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Insurance Concession To Stop Charging Women More Doesn't Go Far

Ruzanna Harutyunyan's picture

The nation's largest organization of registered nurses today said the conditional offer by the insurance industry to stop charging women more for health coverage does not go nearly far enough.

"It is long past time for the insurance industry to stop holding any American’s health hostage based on gender, age, health status, or where they live," said Geri Jenkins, RN, co-president of the 86,000-member California Nurses Association/National Nurses Organizing Committee.

Next week, hundreds of RNs from around the nation will gather in Washington for a conference, march and rally to promote legislation for safer patient care and a healthcare system based on guaranteed healthcare with a single standard of care for all. The event includes a march and rally May 13 from 12:30 p.m. to 2 p.m. at Upper Senate Park.

In testimony Tuesday to the Senate Finance Committee, yet another hearing where Congress excluded the voices of those advocating broader reform, the president of the insurance trade lobby America's Health Insurance Plans offered to end the practice of higher charges to women.

But AHIP continues to demand conditions in health reform proposals now before Congress, including a requirement that all Americans currently without coverage be forced to buy private insurance, and that Congress block any inclusion of a public alternative to private insurance.

Most recently, AHIP has upped the ante, insisting that federal laws overturn state-based public protection regulations on insurers, such as requirements in a number of states that private insurers must cover such critical basics as maternity care or preventive cancer screenings.

"The reprehensible decision to charge women more – a form of institutionalized bias – symbolizes everything that is wrong with our profit-oriented, private insurance healthcare system," said Jenkins.

A report last fall by the National Women's Law Center found that insurers charge a typical 40-year-old woman anywhere from 4 percent to 48 percent more than a man of the same age for an identical policy.

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"Their excuse, that women are more likely to use health services while of child bearing age and have a greater propensity to access preventive care, is immoral, and further reflects why so many Americans are demanding real reform," said Jenkins.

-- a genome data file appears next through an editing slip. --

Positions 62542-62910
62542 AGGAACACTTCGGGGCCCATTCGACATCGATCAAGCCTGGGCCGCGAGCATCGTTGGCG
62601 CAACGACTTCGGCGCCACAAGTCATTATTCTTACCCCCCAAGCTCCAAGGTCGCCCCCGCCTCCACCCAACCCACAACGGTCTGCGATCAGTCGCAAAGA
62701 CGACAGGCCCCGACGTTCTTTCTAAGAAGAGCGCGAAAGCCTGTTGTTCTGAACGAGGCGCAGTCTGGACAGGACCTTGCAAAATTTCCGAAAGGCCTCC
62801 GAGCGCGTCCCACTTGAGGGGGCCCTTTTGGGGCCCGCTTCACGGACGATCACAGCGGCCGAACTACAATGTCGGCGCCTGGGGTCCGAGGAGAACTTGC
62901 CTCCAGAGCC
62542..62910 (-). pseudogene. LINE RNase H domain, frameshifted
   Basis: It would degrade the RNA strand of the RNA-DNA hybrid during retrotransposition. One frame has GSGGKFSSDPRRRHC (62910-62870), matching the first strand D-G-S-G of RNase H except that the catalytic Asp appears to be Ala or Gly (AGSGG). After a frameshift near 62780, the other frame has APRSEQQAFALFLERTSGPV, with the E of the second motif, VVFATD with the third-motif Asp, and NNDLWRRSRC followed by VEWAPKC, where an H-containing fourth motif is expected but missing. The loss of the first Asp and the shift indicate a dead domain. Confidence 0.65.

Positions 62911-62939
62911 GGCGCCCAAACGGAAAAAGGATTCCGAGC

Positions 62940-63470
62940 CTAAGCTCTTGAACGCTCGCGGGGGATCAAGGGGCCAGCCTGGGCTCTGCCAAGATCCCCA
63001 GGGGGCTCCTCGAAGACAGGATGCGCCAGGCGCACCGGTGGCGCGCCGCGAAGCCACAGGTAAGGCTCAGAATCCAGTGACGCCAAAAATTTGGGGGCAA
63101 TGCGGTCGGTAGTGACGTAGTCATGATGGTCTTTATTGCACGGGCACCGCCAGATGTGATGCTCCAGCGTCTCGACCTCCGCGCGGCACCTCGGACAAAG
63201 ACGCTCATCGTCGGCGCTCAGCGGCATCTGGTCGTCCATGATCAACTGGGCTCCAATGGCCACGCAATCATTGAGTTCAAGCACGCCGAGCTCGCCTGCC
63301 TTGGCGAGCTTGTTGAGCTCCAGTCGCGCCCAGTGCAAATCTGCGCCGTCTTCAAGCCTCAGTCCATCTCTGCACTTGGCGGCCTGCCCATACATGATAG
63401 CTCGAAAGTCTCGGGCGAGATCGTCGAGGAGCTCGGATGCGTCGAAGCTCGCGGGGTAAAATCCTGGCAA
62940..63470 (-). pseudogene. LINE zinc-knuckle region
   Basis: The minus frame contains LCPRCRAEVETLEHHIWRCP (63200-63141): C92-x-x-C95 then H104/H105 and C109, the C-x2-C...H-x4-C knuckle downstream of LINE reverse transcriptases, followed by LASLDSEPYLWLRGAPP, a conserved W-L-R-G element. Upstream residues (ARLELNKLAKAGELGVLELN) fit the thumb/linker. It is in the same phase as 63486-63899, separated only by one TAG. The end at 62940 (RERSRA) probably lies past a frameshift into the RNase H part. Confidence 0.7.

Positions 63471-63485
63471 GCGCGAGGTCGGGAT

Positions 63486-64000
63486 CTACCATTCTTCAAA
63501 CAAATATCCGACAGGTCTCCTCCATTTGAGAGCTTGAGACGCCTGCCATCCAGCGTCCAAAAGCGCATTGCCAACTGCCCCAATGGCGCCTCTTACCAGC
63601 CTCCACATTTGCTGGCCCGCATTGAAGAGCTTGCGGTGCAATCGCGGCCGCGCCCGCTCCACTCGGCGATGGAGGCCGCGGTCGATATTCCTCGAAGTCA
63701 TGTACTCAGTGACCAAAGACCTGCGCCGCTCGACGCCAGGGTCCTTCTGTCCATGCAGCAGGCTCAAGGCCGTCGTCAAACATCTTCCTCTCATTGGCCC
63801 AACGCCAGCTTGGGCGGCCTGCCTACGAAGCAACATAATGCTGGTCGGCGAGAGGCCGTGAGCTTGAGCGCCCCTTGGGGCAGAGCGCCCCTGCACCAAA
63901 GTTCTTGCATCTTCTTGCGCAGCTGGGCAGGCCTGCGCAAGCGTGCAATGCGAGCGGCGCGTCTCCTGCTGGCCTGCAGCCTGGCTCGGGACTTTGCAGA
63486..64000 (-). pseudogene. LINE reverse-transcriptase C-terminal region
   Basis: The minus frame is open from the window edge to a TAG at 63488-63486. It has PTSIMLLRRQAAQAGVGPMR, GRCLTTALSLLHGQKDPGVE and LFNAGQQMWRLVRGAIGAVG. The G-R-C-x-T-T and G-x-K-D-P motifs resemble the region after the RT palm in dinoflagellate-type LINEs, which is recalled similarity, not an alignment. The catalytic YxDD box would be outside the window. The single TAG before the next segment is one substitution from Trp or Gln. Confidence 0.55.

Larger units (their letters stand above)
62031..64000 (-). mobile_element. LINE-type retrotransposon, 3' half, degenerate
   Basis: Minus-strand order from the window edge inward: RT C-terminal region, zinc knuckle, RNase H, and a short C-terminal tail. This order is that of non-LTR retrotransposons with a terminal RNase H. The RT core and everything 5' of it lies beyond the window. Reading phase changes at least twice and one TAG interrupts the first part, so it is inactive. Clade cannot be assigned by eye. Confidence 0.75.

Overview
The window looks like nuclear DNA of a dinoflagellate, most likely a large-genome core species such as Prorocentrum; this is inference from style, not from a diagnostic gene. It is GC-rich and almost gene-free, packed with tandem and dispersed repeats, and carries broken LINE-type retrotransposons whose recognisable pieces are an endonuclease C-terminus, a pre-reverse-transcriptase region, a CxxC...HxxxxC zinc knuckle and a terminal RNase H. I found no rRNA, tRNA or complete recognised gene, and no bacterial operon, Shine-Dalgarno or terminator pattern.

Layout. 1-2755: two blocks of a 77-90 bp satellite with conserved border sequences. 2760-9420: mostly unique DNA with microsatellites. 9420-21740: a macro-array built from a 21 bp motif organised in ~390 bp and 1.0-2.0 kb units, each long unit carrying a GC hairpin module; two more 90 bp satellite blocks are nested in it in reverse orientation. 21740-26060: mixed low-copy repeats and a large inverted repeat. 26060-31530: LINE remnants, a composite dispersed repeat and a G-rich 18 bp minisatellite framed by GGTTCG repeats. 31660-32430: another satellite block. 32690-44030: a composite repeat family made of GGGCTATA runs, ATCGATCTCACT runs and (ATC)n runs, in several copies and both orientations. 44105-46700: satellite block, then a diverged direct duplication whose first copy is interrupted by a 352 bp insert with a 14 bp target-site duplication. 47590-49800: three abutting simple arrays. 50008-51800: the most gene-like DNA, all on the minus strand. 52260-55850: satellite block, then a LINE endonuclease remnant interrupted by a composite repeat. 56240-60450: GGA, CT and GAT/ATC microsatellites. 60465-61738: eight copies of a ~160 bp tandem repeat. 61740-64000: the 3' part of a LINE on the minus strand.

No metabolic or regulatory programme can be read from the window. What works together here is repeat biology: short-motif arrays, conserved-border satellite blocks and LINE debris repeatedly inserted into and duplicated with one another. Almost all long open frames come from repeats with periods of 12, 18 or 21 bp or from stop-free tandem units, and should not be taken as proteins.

But even if the gender discrimination is ended, "the private system is replete with numerous other forms of price disparities that penalize large segments of our population and discourage far too many individuals and families from getting the healthcare they need and deserve," said Jenkins.

"There can be no more excuses, no more exceptions, no more impediments to care," Jenkins said.

The widespread disparities and offensive pricing practices that characterize the private system, Jenkins noted, are a major reason why as much as a third of every healthcare dollar is wasted on administrative overhead and bureaucracy.

"And that's a major reason why America's nurses, along with doctors, medical students, and health care community activists across the nation are insisting on real reform that takes our healthcare out of the hands of the private insurers and puts our health in the hands of patients, their families, and their doctors and nurses," Jenkins noted.

Jenkins also noted what she called the "telling admission" by AHIP's Karen Ignani who asked for government help in making the system fairer. Ignani said, "we're not asking any individual to trust us, we're asking them to trust the government."

"The industry recognizes it has no credibility with the public. Why are so many in Washington trying to craft a reform plan that places accommodation of the insurance industry rather than a reform plan that will actually fix the problem?" Said Jenkins

CNA/NNOC supports two bills, HR 676 and S 703 that would establish a single-payer system, such as an expanded and updated Medicare that covers everyone.

Jenkins said CNA/NNOC also endorses the criticisms of other single-payer activists who have protested the exclusion of discussion of the single-payer alternative in the main Congressional hearings on reform – protests that led to civil disobedience and several arrests on Tuesday in the Senate Finance Committee.